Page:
RFID: ROI more than 2 years; high-speed bar-code matching
Vast majority of electronic product code (EPC) applications of radio frequency identification (RFID) technology expect return on investment greater than two years, a recent ARC Advisory Group study of 24 companies suggests.
Vast majority of electronic product code (EPC) applications of radio frequency identification (RFID) technology expect return on investment greater than two years, a recent ARC Advisory Group study of 24 companies suggests. In separate, but related news, Accu-Sort Systems announced what it calls the first successful matching of RFID and bar code data in a sortation system. More on these, and other items including a new RFID lab, RFID smart label printer, and an article on RFID and bar codes, follow.
ARC Advisory Group talked to 24 companies actively investing in EPC RFID Just one company ARC talked to expects return on investment (ROI) under two years; 95% of the respondents believed ROI would exceed two years. January 2005 is the deadline for Wal-Mart’s top 100 suppliers to apply passive RFID tags based on EPC-global standards to cases and pallets headed toward three Texas distribution centers. Other retailers have followed suit.
ARC says to improve cost mitigation:
Reliability of reads needs to improve greatly;
Cost of tags must drop;
Critical mass of retailers have RFID mandates in place; and
More efficient warehouse receiving and better management of inbound materials may have to wait until companies have been able to negotiate with upstream suppliers to engage in more RFID tagging.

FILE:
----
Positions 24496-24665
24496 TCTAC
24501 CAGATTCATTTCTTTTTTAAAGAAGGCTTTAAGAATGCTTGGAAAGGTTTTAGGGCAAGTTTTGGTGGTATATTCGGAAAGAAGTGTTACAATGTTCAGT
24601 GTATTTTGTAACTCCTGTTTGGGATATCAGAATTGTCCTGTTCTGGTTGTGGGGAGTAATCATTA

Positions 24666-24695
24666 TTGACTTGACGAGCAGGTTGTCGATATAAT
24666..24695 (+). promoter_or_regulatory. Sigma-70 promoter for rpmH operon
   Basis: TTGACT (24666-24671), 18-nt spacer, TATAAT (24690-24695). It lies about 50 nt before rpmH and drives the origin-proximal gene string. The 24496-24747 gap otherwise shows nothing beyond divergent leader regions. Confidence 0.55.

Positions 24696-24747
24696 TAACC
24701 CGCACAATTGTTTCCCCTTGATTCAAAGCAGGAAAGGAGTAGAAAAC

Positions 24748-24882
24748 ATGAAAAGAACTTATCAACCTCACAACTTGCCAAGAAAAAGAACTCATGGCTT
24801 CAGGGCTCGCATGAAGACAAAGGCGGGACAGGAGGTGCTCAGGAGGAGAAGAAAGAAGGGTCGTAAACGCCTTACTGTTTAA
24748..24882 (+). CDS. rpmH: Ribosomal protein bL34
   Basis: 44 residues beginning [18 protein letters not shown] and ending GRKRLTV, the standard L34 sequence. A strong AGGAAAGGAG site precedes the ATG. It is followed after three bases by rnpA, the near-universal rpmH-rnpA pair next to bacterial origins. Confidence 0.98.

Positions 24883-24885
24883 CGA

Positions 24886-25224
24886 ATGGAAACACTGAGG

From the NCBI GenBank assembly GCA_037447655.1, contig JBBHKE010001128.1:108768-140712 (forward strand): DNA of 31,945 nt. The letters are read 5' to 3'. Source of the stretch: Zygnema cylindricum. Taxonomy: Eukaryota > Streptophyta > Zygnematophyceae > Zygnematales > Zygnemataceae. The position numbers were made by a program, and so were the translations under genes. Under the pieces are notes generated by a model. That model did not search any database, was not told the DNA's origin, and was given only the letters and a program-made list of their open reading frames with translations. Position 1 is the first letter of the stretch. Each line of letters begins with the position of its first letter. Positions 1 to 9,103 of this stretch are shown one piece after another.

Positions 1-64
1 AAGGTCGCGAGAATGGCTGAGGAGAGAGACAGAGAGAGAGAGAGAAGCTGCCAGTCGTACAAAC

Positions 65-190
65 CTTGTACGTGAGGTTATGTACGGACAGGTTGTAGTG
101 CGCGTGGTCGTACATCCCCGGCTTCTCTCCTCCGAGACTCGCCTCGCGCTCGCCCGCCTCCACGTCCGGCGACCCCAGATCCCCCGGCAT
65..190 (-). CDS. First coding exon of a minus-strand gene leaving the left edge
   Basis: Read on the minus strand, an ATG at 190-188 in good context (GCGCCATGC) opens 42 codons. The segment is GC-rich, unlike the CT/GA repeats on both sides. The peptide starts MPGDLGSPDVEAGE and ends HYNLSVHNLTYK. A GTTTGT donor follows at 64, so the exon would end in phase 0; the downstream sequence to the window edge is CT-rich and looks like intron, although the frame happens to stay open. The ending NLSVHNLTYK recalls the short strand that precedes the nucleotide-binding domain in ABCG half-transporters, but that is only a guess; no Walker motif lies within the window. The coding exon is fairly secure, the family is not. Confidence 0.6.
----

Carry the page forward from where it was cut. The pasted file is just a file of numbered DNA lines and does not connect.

|EPC RFID: a year of numbers|
|Typical responses among 24 interviews of those implementing electronic product code radio frequency identification.
$10 million = 50 million cases shipped to Wal-Mart x 20 cents/tag
$1 million = lower chargeback fees, with Wal-Mart’s help
|Source: Control Engineering with data from ARC Advisory Group|
Accu-Sort (ASI) lowers cost of entry into RFID by matching bar-code data with RFID data in high-speed tracking application. In what it calls “the first successful matching of RFID and bar-code data in a sortation system,” ASI says a material-handling system can increase read performance by using both data points. The result is higher throughput via higher read rates. Existing bar-code applications use a legacy system to transmit data to host systems. ASI RFID allows manufacturers to leverage that existing infrastructure to increase performance and manage costs.
Associating bar code with RFID data is extremely important to companies that place high value on speed and throughput, says Troy Herman, ASI RFID solutions specialist. “Bar-code data can help with RFID singulation, while RFID’s non-line-of-site technology can increase system read rates.” By using RFID in conjunction with legacy bar-code systems, manufacturers can achieve greater performance without adding costly infrastructure, Herman said.
Related reading: for more on RFID, see:
RFID test lab opens
RFID smart label printer
And, to brush up on bar code versus RFID, take a look at an article from Control Engineering ’s sister publication, EDN , ” Reading between the lines: RFIDs confront the venerable bar code .”
—Mark T. Hoske, editor-in-chief, Control Engineering, MHoske@cfemedia.com